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Smart contracts don't have private keys. But there exists a private key matching their public key/address in the sense that their public key is derived from a key pair generation mechanism.

How can I be sure that the deployer of a contract did not store the respective private key in his/her computer?

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Addresses of smart contracts on Ethereum are not generated as part of a key pair but instead derived from the transaction that created the contract. The creation transaction includes the compiled code of the contract, and the address is generated from the Keccak-256 hash of the transaction. This hash is then truncated to produce a 20-byte address, which is used as the unique identifier for the smart contract on the Ethereum network.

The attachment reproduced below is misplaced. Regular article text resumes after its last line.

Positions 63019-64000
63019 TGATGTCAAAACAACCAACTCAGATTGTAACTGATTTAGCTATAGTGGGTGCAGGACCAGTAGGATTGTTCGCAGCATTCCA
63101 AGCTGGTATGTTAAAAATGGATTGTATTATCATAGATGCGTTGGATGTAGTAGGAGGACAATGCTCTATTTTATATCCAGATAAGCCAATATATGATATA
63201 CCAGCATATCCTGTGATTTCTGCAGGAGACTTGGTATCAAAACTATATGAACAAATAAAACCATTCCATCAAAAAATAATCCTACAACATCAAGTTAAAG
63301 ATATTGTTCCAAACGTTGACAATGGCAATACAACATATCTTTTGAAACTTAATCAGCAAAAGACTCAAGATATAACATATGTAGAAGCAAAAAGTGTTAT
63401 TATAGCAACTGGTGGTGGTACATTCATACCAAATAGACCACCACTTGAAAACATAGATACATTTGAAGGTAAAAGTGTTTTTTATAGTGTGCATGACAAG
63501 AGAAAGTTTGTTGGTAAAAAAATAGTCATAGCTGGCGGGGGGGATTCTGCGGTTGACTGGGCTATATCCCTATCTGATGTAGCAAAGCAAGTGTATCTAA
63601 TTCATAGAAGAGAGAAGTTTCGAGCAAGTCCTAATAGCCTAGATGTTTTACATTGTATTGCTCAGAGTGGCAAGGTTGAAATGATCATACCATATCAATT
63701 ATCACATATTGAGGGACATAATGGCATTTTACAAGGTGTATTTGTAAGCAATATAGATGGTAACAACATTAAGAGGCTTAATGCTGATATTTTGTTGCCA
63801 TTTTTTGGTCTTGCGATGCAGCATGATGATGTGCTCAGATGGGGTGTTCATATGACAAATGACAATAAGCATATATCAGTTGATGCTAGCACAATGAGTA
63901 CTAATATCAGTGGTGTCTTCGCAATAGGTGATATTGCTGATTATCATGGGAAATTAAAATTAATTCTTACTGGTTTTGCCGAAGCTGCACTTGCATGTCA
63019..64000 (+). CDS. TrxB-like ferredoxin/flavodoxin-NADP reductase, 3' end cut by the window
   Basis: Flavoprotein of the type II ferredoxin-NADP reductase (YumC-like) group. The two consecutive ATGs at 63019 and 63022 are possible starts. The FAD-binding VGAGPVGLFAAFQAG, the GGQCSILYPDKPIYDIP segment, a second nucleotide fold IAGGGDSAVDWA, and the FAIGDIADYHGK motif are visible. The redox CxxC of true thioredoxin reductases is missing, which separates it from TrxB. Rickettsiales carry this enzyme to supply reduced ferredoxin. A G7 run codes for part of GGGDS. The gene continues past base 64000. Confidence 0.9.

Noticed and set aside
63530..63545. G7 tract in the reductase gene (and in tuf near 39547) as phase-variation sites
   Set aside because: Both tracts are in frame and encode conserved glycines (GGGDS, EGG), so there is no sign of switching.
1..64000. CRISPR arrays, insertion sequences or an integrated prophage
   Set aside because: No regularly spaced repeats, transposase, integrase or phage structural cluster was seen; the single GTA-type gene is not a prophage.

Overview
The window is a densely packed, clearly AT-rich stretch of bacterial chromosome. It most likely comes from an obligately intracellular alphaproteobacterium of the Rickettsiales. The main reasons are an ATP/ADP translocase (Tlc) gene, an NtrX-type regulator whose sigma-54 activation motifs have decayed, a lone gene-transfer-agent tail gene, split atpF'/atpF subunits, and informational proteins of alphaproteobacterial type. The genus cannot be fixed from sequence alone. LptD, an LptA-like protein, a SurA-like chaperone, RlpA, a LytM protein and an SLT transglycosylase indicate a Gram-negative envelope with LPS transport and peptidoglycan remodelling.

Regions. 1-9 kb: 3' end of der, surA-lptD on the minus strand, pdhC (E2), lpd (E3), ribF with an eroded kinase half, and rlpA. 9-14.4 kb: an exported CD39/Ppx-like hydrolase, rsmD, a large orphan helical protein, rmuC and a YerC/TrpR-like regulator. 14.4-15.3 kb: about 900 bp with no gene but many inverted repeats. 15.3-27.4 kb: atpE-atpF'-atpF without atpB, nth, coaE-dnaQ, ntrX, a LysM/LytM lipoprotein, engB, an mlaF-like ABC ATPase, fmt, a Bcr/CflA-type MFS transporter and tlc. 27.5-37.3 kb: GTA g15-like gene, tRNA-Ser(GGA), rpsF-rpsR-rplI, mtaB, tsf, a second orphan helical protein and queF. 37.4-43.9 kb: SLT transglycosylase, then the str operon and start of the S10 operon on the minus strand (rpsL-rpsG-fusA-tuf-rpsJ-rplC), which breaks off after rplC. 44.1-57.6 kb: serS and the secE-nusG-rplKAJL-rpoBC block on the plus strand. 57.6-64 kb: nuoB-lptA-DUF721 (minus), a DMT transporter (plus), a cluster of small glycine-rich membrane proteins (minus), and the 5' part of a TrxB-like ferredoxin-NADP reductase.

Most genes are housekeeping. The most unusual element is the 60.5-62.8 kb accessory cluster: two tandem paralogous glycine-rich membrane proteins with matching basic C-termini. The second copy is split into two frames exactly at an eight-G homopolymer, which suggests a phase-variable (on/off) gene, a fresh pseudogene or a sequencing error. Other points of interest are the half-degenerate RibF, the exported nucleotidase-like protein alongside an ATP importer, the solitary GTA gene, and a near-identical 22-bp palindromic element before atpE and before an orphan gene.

To validate this, all it takes is verifying the deployment address against the respective transaction's hash.

The address of a smart contract is not linked to a private key, as smart contracts do not have the ability to sign transactions. Instead, they are controlled by their code and can be interacted with through transactions sent to their address.

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One way to verify that the deployer of a smart contract does not hold a matching private key is to review the code and verify the deployment address against a list of known addresses. Additionally, the deployer's public key can be compared against the contract's code to determine if there are any matching components.

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    Looks like ChatGPT??
    – tenbits
    Commented Jan 25, 2023 at 13:29

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